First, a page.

During my homebrew experiments, I was faced with the epic question of using Indian Barley or imported barley. Using 6 row barley malt or 2 row malt etc. Here is some literature that I could dig out on the same topic.
- It has more protein, less starch, and a thicker husk than two-row.
- Six-row is less expensive per pound, and allows further cost cutting through the higher use of inexpensive adjuncts to offset the high protein levels.
- Six row is locally available, which means lesser logistic hassle and uncertainity.
- Higher protein levels may help speed conversion to fermentable sugars. This is important to homebrewers using high mash-in temps; more conversion would take place than otherwise.
- Six-row has higher enzyme content for converting starch into fermentable sugars. More enzymes means it can convert adjunct starches (which lack or are deficient in enzymes) during mashing. Offset this with more (less expensive) adjunct grain use, and you know why so many large breweries use six-row.
- Supplementing two-row malt with some six-row malt might increase extraction, conversion time, and fermentability, particularly if you have a high percentage of adjuncts.
- Six-row yields more per acre, the true reason for its affordability.
- Those thicker husks improve the filter bed for lautering.
Enzyme and protein levels are high enough that a brewer probably doesn’t want to use six-row barley exclusively in a recipe. (Adjunct grains are cheaper.) Unmalted cereals (corn and rice) are often mixed in with malt to compensate for the higher protein levels in six-row barley—up to 40 percent of six-row grist can be adjunct. New malt strains mean adding adjuncts is no longer necessary, but it’s economical and, in the case of some large breweries’ beers, traditional.
- Six row is more susceptible to the formation of dimethyl sulfide, a process begun through protein breakdown in malting. Some DMS is acceptable in some beer styles, but too much may contribute to a cooked or sweet corn flavor.
- Higher protein content can result in more break material during wort boiling and cooling, which can cause protein haze. Pay attention to this extra hot break for coagulation and removal.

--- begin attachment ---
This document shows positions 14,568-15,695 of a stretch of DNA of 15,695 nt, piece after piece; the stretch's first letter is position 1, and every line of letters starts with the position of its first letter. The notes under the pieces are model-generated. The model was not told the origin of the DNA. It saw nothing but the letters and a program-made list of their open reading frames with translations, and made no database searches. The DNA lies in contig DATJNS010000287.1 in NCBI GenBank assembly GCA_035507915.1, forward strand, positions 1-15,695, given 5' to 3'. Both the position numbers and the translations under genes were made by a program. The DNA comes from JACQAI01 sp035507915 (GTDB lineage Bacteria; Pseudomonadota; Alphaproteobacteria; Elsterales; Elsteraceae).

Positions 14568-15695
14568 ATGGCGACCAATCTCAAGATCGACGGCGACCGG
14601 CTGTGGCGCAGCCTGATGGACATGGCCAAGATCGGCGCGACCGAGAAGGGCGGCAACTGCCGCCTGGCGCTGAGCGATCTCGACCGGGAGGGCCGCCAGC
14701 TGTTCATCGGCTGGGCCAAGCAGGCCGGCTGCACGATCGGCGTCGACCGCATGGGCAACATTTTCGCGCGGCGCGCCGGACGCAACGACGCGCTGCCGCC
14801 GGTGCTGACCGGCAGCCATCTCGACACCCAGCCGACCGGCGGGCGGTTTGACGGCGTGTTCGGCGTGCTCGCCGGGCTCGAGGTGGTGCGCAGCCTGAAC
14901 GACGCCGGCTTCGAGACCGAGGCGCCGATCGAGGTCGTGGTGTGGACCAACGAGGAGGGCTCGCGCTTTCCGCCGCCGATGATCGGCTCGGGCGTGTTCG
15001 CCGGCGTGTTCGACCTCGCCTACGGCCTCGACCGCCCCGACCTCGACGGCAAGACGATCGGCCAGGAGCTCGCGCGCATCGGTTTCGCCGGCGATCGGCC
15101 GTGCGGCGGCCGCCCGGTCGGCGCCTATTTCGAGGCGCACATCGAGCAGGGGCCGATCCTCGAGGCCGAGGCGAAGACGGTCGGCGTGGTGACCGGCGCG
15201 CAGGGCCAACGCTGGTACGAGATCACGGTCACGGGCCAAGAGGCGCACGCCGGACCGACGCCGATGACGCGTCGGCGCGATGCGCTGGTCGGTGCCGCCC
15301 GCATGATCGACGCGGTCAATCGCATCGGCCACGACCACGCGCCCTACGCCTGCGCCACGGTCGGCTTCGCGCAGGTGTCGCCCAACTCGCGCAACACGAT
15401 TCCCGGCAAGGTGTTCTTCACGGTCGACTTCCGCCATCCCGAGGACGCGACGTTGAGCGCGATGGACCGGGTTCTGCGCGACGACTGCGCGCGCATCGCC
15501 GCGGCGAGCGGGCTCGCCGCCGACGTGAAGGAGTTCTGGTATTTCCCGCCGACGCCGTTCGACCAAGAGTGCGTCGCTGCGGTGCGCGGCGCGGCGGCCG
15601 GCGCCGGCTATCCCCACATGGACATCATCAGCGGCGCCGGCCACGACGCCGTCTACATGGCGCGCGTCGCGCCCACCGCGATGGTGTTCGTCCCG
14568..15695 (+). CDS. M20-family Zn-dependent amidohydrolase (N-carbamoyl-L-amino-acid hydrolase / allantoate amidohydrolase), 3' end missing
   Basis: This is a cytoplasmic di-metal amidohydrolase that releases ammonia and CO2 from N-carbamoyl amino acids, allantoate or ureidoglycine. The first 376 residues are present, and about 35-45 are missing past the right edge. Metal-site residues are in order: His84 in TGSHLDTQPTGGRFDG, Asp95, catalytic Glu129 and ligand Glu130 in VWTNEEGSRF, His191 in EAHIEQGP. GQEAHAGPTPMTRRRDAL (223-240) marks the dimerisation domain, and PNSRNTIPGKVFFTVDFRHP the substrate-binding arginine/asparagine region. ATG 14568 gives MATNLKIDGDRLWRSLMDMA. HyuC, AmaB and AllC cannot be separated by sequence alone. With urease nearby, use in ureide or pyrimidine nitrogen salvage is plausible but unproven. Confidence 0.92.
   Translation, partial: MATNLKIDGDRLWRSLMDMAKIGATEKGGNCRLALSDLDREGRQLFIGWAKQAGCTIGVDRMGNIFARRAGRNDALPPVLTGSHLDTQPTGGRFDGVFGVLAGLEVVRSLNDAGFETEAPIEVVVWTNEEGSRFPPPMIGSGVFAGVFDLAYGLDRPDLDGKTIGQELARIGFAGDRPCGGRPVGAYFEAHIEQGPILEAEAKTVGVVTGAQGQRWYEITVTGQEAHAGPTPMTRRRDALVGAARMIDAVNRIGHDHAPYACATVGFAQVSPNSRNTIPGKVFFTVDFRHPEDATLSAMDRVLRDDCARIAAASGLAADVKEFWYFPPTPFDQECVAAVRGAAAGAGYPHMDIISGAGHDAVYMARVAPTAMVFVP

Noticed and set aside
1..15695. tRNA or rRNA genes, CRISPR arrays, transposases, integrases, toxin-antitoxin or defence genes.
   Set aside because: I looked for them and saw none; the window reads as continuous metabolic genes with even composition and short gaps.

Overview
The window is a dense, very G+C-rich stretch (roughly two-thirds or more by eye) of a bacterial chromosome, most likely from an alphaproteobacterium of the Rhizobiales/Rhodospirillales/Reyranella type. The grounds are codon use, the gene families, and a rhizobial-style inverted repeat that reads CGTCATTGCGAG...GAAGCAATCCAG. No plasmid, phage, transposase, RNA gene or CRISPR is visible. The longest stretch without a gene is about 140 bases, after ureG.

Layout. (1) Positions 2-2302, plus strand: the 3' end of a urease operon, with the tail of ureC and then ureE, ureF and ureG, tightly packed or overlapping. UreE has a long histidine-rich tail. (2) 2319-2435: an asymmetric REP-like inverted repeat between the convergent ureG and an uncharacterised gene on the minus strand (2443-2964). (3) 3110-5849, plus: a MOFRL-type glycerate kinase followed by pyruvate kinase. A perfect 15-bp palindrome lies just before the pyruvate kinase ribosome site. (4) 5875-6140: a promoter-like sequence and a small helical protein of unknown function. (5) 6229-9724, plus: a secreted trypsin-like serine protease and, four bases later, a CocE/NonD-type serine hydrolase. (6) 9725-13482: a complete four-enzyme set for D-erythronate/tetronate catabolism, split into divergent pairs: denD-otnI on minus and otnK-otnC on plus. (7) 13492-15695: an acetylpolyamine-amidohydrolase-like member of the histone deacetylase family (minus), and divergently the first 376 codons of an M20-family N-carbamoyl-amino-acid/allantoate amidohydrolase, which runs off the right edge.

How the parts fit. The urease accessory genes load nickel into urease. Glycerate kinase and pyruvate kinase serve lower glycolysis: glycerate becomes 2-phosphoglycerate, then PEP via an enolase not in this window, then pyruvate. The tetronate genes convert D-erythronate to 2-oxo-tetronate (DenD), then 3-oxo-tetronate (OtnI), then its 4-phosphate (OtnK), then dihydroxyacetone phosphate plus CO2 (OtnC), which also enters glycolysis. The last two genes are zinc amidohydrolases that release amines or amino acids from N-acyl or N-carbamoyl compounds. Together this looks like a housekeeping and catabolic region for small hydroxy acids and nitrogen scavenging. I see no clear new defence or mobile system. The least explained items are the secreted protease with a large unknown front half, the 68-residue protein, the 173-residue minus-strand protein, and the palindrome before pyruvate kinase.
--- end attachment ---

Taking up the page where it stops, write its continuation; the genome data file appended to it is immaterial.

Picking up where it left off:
- Six-row husks are high in polyphenols (tannins), which can contribute to protein-polyphenol haze, and can impart an astringent taste.
- Higher protein content often indicates less starch for conversion in malting. Six-row malting barley contains from 12-13.5 percent protein, whereas two-row has 11-13 percent. Malting doesn’t change the protein levels much.
- High protein levels can lengthen steeping time in the malting process, which causes erratic germination, particularly if low- and high-protein barleys are mixed to meet protein limits for malt. (And I was worried about controlling what went into my malt extract…)
- High proteins can lead to other beer quality issues like color control.
- Syrup adjuncts and six-row: Syrups are prepared by enzymatically hydrolyzing corn starch into fermentable sugars. It’s added to wort in fermentable form, which can take the wort over acceptable enzyme and soluble protein levels if you’re using six-row barley cultivars.
- Greater drought tolerance
- You can make more beer from two-row than from six-row malt; its lower enzyme content, lower protein, greater starch content, and thinner husk make it better suited to higher extract. This is less obvious at the homebrew scale and more a concern for large breweries.
- Arguably gives beer a mellower flavor than six-row.
- The lower diastatic (enzymatic) power of two-row becomes an issue when a large proportion of unmalted adjunct grain is used.
- Two-row tends to be more expensive per pound.
- Big breweries generally use far more adjunct grain than they strictly need; large amounts of adjuncts tend to have little body and less maltiness.